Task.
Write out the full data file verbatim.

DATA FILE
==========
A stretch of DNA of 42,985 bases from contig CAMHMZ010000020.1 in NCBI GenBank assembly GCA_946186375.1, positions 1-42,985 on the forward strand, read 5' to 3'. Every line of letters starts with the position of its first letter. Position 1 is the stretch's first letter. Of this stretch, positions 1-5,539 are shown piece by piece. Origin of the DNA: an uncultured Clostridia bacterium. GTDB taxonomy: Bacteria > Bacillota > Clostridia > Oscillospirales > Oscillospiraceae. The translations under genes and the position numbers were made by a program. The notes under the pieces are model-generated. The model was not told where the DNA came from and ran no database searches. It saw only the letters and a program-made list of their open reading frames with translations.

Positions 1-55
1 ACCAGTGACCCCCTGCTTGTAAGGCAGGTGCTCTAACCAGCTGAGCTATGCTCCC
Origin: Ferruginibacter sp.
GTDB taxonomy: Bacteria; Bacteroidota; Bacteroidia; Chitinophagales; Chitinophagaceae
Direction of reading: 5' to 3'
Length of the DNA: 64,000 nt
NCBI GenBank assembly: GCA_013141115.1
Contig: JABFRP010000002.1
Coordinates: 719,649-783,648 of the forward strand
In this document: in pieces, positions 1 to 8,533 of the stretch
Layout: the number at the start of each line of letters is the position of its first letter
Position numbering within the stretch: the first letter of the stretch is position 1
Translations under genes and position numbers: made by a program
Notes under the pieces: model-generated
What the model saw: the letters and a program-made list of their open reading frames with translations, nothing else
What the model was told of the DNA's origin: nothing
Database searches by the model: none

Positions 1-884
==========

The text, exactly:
A stretch of DNA of 42,985 bases from contig CAMHMZ010000020.1 in NCBI GenBank assembly GCA_946186375.1, positions 1-42,985 on the forward strand, read 5' to 3'. Every line of letters starts with the position of its first letter. Position 1 is the stretch's first letter. Of this stretch, positions 1-5,539 are shown piece by piece. Origin of the DNA: an uncultured Clostridia bacterium. GTDB taxonomy: Bacteria > Bacillota > Clostridia > Oscillospirales > Oscillospiraceae. The translations under genes and the position numbers were made by a program. The notes under the pieces are model-generated. The model was not told where the DNA came from and ran no database searches. It saw only the letters and a program-made list of their open reading frames with translations.

Positions 1-55
1 ACCAGTGACCCCCTGCTTGTAAGGCAGGTGCTCTAACCAGCTGAGCTATGCTCCC
Origin: Ferruginibacter sp.
GTDB taxonomy: Bacteria; Bacteroidota; Bacteroidia; Chitinophagales; Chitinophagaceae
Direction of reading: 5' to 3'
Length of the DNA: 64,000 nt
NCBI GenBank assembly: GCA_013141115.1
Contig: JABFRP010000002.1
Coordinates: 719,649-783,648 of the forward strand
In this document: in pieces, positions 1 to 8,533 of the stretch
Layout: the number at the start of each line of letters is the position of its first letter
Position numbering within the stretch: the first letter of the stretch is position 1
Translations under genes and position numbers: made by a program
Notes under the pieces: model-generated
What the model saw: the letters and a program-made list of their open reading frames with translations, nothing else
What the model was told of the DNA's origin: nothing
Database searches by the model: none

Positions 1-884